Growing Native Plants
Pultenaea pedunculata (Matted Pea Bush) is a member of Fabaceae, the pea family. Fabaceae includes approximately 400 genera and 10,000 species. It has a global distribution and is of high economic importance. The family includes herbs, climbers, shrubs and trees. Members of Fabaceae have distinct flowers, with one large ‘standard' petal, two smaller ‘wings', and two petals joined to form a ‘keel'. Fruit is generally a two-valved pod, which scatters the seeds by splitting open forcefully when dry. Seeds are generally hard and dormant, requiring fire to trigger germination.
P. pedunculata occurs on three industrial and residential sites in the Sydney region, on the South Coast, the Southern Tablelands, Victoria, South Australia and Tasmania.
It is a prostrate, mat-forming shrub to 20 cm high with stems up to several meters long. The stems are covered with whitish pressed hairs. Mature plants may grow in dense patches 3-4 m wide. Its leaves are alternate, narrow-elliptic, 6-11 mm long, 1-2 mm wide, sparsely hairy with a recurved point at the tip. Flowers are the characteristic shape of Fabaceae, orange-yellow with reddish markings, 4-8 mm long on stalks to 20 mm long. P. pedunculata flowers mostly between August and December. The fruit is a pod 5-7 mm long, which matures between October to January and may persist until April-May.
P. pedunculata generally occurs in dry sclerophyll forests, on a variety of soils. In Western Sydney, it is found in clay or sandy clay soils, favouring moderately to poorly drained soils. Most populations occur in the creek lines of broad dry valleys, although the species is also often found on gravelly road batters. On the far south coast, P. pedunculata grows in sand on headlands and slopes immediately above the beach or in littoral rock crevices.
P. pedunculata appears to be a colonizer of disturbed areas and requires open habitat conditions with limited development of the ground and shrub layers. Plants are often locally frequent in disturbed sites but have a more scattered distribution in more intact areas. The small number of isolated populations with low numbers at many sites, combined with limited recruitment of seedlings suggests that populations of P. pedunculata are likely to be of low genetic diversity. Populations may be at risk, therefore, of extinction from chance events and/or environmental change. P. pedunculata is listed as an endangered species on Schedule 1 of the Threatened Species Conservation Act 1995 (NSW).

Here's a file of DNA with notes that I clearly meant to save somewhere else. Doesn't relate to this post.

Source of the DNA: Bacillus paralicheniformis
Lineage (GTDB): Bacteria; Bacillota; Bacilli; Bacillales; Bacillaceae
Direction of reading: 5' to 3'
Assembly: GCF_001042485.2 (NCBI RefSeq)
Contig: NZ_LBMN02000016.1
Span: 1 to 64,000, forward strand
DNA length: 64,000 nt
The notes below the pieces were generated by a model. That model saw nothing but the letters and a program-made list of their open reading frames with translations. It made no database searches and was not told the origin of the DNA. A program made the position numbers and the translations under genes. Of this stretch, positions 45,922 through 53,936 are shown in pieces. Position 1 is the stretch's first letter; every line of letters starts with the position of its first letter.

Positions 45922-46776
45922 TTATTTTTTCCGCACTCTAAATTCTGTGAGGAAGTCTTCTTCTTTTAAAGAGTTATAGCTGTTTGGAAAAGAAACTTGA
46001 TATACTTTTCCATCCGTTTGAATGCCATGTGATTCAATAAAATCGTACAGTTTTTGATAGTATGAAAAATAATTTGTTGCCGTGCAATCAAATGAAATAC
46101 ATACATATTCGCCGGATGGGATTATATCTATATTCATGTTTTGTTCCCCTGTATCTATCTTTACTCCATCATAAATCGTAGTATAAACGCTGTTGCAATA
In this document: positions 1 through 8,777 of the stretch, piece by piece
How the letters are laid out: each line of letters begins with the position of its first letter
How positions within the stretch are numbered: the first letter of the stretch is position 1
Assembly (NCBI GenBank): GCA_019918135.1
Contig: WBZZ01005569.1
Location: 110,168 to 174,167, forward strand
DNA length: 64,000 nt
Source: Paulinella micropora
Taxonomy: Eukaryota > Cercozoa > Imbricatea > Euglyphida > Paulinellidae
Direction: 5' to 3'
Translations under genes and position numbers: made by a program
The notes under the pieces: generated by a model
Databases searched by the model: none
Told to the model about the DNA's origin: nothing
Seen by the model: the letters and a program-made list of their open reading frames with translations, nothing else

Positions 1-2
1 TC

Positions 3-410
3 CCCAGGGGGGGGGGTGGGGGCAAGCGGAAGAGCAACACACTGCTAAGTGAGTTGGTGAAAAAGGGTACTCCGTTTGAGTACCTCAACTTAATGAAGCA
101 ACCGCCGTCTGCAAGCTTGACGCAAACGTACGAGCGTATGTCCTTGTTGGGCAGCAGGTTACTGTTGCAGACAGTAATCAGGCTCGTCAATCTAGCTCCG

P. pedunculata prefers rich, moist, well-drained soil and semi-shade. Be careful not to overshade it with larger plants. It can be grown from seed in spring, or from cuttings in late summer. Seeds should be first soaked in hot water. Cuttings (10-15 cm worth) generally strike in about 6 weeks. Fertilizer application does not generally achieve significantly different results with Pultenaea species. For good coverage, grow plants about 60 cm apart.Pultenaea pedunculata is also available in a yellow-flowered cultivar, ‘Pyalong Gold' and a pink-flowered cultivar, ‘Pyalong Pink'. Whatever colour you choose, P. pedunculata is a wonderful choice for adding a little colour to your garden!
Derivation of the name:
Pultenaea – named after the English botanist Richard Pulteney (1730 – 1801).
pedunculata – “with a flower stalk”, from the Latin pedunculus , meaning “a little foot”, and the suffix -atus designating the possession of something: the flowers of this plant possess a peduncle (flower stalk).
Text by Anthony Davidson (2005 Student Botanical Intern)
Australian National Botanic Gardens (2005) Growing Native Plants: Pultenaea villosa. http://www.anbg.gov.au/gnp/gnp9/pultenaea-villosa.html
Australian Native Plants Society, Canberra Region (2005) Pultenaea http://members.ozemail.com.au/~mightyq/plants/all/Pultenaea.htm
Australian Plants Online (2005) Pultenaea from cuttings. http://farrer.riv.csu.edu.au/ASGAP/APOL14/jun99-14.html#pultenaea
Department of Environment and Conservation (2005) Threatened Species Conservation Act 1995 http://www.nationalparks.nsw.gov.au/npws.nsf/Content/Threatened+Species+Conservation+Act+1995
Griffith, C. (2005) Dictionary of Botanical Epithets http://www.winternet.com/~chuckg/dictionary.html
Harden, G.J. (Ed.) (1991) Flora of New South Wales, Vol. 2. New South Wales University Press, Kensington.New South Wales National Parks and Wildlife (2005) Threatened Species Information: Pultenaea pedunculata . http://www.nationalparks.nsw.gov.au/PDFs/TSprofile_Pultenaea_pedunculata.pdf